That quality and improvisational resource are definitely factors on an engrossing album, idiosyncracies notwithstanding. Tunes are 'Dawn', 'If I Should Lose You', 'Empty Room', a song Murphy wrote with Pauer, 'Next Page', introduced by Miklin with what sounds like a melodic variant on the theme of Wayne Shorter's 'Black Nile', the magisterial James Shelton drinking song 'Lilac Wine' part-spoken word, part deep vocal meditation a song Jeff Buckley had covered on his classic album Grace released a couple of years before. 'Hodnik' written with Miklin and Pauer, magnificent title track 'Shadows' Murphy penned, again with Pauer, Miklin switching to flute, and finally Murphy's experimental slightly over-long original 'Humanity Ltd' with its heavy recitation of genocide and war complete the affair. Master at work. SG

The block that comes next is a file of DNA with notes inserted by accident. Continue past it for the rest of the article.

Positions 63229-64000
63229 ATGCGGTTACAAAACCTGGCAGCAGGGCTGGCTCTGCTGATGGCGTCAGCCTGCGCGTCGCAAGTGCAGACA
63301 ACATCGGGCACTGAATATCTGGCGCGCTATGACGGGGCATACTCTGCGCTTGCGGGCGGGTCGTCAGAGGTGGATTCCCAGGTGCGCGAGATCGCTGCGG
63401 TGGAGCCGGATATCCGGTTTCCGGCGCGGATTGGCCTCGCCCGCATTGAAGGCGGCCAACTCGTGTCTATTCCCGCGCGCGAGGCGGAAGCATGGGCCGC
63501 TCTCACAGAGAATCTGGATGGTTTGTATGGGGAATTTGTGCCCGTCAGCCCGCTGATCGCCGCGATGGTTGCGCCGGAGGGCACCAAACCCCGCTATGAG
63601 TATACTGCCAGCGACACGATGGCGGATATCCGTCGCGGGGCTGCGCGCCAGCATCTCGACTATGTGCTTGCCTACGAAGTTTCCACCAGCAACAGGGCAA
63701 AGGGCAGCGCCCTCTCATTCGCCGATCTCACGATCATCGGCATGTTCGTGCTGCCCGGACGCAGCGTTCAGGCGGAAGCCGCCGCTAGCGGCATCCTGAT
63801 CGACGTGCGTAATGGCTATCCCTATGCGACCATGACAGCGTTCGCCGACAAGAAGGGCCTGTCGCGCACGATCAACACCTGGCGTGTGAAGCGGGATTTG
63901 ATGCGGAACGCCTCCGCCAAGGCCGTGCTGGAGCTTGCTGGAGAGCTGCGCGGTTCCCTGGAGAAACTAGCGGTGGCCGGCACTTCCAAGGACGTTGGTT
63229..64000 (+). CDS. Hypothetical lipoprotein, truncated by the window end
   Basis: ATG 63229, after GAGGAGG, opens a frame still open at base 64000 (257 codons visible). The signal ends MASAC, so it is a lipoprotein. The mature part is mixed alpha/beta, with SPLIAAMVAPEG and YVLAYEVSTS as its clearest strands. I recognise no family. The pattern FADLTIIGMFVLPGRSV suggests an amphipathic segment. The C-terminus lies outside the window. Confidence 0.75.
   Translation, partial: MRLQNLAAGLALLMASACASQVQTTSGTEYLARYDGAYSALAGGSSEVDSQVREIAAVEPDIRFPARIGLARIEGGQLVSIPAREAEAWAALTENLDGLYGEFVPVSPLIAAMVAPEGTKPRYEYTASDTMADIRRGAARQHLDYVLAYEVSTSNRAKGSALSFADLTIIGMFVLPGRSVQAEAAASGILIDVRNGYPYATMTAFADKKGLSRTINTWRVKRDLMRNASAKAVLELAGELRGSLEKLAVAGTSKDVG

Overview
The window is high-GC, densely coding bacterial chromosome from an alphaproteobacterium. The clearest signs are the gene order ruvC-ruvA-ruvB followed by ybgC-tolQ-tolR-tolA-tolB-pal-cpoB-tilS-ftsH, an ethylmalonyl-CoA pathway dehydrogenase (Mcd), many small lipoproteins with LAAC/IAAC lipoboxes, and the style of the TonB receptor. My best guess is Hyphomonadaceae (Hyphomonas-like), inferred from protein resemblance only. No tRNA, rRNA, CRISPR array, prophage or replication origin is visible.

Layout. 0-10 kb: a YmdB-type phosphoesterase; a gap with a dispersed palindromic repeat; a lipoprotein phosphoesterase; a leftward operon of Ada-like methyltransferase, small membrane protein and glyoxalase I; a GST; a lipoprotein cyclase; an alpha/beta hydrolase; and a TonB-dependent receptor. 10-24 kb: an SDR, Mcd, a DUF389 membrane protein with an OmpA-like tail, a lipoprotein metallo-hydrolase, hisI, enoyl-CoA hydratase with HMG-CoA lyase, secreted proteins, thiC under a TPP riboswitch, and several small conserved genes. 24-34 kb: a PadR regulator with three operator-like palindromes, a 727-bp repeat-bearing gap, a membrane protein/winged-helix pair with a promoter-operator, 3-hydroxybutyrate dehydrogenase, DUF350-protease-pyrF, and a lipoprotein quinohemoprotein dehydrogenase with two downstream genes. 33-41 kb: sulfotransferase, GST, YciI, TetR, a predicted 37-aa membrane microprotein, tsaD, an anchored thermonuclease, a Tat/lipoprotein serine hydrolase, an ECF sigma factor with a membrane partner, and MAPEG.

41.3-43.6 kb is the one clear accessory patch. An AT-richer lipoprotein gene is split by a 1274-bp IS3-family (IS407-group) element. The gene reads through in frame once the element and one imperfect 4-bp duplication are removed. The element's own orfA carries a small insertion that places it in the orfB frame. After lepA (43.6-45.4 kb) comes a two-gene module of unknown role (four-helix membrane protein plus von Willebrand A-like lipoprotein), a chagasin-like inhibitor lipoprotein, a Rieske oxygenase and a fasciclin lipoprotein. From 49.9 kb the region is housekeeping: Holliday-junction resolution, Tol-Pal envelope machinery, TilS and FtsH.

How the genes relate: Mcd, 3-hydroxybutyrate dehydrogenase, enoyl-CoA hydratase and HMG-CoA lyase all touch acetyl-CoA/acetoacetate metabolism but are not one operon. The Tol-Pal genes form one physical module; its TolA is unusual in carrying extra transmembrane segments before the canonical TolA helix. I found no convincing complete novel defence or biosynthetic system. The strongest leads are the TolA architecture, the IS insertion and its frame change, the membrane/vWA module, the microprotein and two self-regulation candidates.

New Mark Murphy -- Shadows TCB (Switzerland), 1996.
A lost session from one of our favorite jazz singers ever - recorded in the mid 90s with a very relaxed, laidback group - in a style that takes us back to some of Mark Murphy's best material from the 70s! The songs are mostly mellow, which allows Mark to hit some of his more expressive styles - that great way of reaching for a note that we love so much - which can really transform familiar tunes, and really illuminate the original compositions on the record! And fortunately, there's a number of those - great new tunes that feature lyrics by Murphy, and instrumentation by either pianist Fritz Pauer or reedman Karlheinz Miklin, who both play in the quartet on the album. Titles include "Dawn", "Empty Room", "Next Page", "Lilac Wine", "Hodnik", and "Shadows".